an umbrella term emphasizing what unites us as a group of people working with young children
Gardner's Multiple Intelligences
What are these? Musical, bodily-kinesthetic, logical-mathematical, linguistic, spatial, interpersonal, intrapersonal, naturalist
NAEYC Code of Ethics
What is widely used in early childhood programs today and was first used in 1989 and updated every five years, since
What stage of professional development is during the first years, where they apply knowledge they gained in college; where they need advise and support?
What stage of professional development is where they bring together what they know and create a personal approach?
What stage of professional development is where they enjoy professional reading, workshops, and contacts
What stage of professional development is where they are interested in values, theories, issues, and philosophy underlying their work
to support the learning and development of young children and to care for children when families and adults are working and in training
What are two principle purposes for early childhood education programs?
How many states, as of 2007, had standards to promote development and implementation of early learning?
safe, nurturing environment and educational experiences
Centers and Schools have the tough job of providing __________________ to support children't development.
Individuals with Disabilities Education Act (IDEA)
What was passed in 1975 as All Handicapped Children Act?
What was created to ensure that children with disabilities have access to a free, appropriate education?
What allows children with disabilities to be educated with non-disabled peers to the maximum extent possible
What 4 year old program helps children of low income families become educated at an early age?
What program is federally funded, provides before/after school care while parents are at work, and has served more than 27 million children since 1965?
licensing (annually), quality standards, and program accreditation (voluntary)
What 3 things do states regulate for the Head Start program?
___________ bring greater clarity about what is worth learning and provide educators with useful information on whether it has been learned.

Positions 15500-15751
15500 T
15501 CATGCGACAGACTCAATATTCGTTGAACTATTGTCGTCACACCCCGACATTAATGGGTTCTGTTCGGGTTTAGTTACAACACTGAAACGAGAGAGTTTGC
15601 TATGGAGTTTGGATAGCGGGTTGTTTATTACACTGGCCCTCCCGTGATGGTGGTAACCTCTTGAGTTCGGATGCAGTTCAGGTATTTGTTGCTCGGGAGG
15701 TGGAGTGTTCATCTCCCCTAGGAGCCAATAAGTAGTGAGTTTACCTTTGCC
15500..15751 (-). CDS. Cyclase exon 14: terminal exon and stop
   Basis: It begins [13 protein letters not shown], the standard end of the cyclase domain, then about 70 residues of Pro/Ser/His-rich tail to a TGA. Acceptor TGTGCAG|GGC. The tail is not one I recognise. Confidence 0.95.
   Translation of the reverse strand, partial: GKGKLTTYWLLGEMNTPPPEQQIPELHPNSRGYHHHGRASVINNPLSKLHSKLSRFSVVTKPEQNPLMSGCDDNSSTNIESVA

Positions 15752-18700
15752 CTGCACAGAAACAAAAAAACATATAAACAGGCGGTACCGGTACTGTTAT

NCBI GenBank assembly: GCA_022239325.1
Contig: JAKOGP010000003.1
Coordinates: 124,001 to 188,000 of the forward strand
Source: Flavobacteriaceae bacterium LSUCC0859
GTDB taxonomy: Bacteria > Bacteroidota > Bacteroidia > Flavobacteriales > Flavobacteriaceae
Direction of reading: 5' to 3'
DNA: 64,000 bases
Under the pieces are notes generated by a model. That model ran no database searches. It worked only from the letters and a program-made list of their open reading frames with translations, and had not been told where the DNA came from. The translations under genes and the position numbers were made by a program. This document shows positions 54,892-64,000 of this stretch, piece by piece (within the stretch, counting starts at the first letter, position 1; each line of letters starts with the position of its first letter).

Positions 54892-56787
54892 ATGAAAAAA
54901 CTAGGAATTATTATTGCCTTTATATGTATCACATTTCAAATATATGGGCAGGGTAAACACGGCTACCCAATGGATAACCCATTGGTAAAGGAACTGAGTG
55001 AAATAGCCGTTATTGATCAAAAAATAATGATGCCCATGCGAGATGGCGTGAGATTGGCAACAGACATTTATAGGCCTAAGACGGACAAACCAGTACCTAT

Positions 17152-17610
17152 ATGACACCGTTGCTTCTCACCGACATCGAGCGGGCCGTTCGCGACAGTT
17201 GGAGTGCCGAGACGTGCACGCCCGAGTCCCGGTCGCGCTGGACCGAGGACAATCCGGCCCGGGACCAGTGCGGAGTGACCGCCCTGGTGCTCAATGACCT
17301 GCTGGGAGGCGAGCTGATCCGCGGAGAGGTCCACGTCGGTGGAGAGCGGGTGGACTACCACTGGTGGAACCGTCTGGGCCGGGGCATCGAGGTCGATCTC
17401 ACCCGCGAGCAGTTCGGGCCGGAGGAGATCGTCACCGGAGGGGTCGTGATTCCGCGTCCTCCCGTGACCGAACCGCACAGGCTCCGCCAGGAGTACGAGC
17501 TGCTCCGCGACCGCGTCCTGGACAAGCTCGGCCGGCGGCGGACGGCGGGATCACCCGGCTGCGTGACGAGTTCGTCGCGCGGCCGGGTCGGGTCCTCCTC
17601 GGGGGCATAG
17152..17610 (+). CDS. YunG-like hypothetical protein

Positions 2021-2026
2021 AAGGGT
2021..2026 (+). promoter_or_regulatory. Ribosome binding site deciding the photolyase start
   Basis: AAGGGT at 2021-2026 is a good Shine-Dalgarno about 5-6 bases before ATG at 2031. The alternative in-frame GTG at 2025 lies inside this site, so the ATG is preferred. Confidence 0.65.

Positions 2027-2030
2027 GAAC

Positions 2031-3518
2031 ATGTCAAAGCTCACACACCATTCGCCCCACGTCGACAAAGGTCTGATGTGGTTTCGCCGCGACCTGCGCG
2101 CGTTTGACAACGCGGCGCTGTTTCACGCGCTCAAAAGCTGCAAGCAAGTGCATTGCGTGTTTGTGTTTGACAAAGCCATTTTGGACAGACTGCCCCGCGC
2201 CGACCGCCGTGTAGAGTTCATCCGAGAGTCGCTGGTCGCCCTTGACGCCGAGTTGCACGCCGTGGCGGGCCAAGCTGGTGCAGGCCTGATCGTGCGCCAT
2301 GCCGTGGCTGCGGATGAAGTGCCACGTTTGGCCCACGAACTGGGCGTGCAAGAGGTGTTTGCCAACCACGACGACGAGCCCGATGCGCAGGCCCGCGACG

_________ has an accreditation program that identifies quality centers that surpass standards required by licensing regulations.
social, emotional, and cognitive development
What 3 things are gained from high quality early childhood education programs?
_________ refers to the interrelationship between: need for quality programs to support children's development, adequate compensation for the staff, and affordable for families
During what time did the church influence St. Francis, care for the poor, and care for children?
Who believed that: children should have choices, teachers should be caring, and play is a valuable learning tool
John Dewey, Lucy Sprague Mitchell, Harriet Johnson, and Caroline Pratt
Who used progressive education to improve society through schooling, help all reach potential, and prepare citizens for democratic society?
Margaret and Rachel McMillan
Who used the nursery school for nurturing and loving care, health and safety, to support working parents, and to model how to work with young children?
What program had these goals: psychological health of child, develop independence and productivity, and preserve dignity of child
What program had these goals: to build a free, equal, and collaborative society; to build free human beings with purpose and direction; mind, body, and spirit development
What program had these goals: learn through working together in a community; develop child's potential; develop symbolic languages; ensure child is visible to community and society
Plato, Aristotle and Quintillian
Whose idea was it that play is a valuable tool for learning, that education should begin with the young child, and that development of both mind and body are important?
Whose idea was it that education should be for all children (universal education); believed that all aspects of development are important; believed that individual literacy was important?
Who believed that the period from birth to age 6 is of the highest importance; believed that language is the foundation for later learning; believed that learning should be personal and meaningful?
Who showed the importance of the use of picture books and toys (puzzles, blocks) to back up his ideas?
Whose idea was it that the child is a blank slate, believed that all aspects of development are important, and believes that knowledge is received through the senses?
Jean Jacques Rousseau
Who believed that children learn through play, free of adult interference; believed in developmental stages; believed that the child is inherently good?
Who believed that the first year of life was the most important; believed that education should be adapted to each child's interests, abilities, and stage of development; believed that all children have a right to education and can profit from it?
Whose idea was modern-day kindergarten and training young women to become kindergarten teachers?
Who gave children special materials (gifts) and activities-using them as tools for children's learning and to encourage discovery and manipulation?
Who believed in progressive education; reaction against traditional forms of public schooling?
Who believed in greater freedom and spontaneity in play and involvement of children in the social life of the classroom?
Developmental Interaction Approach (Bank Street)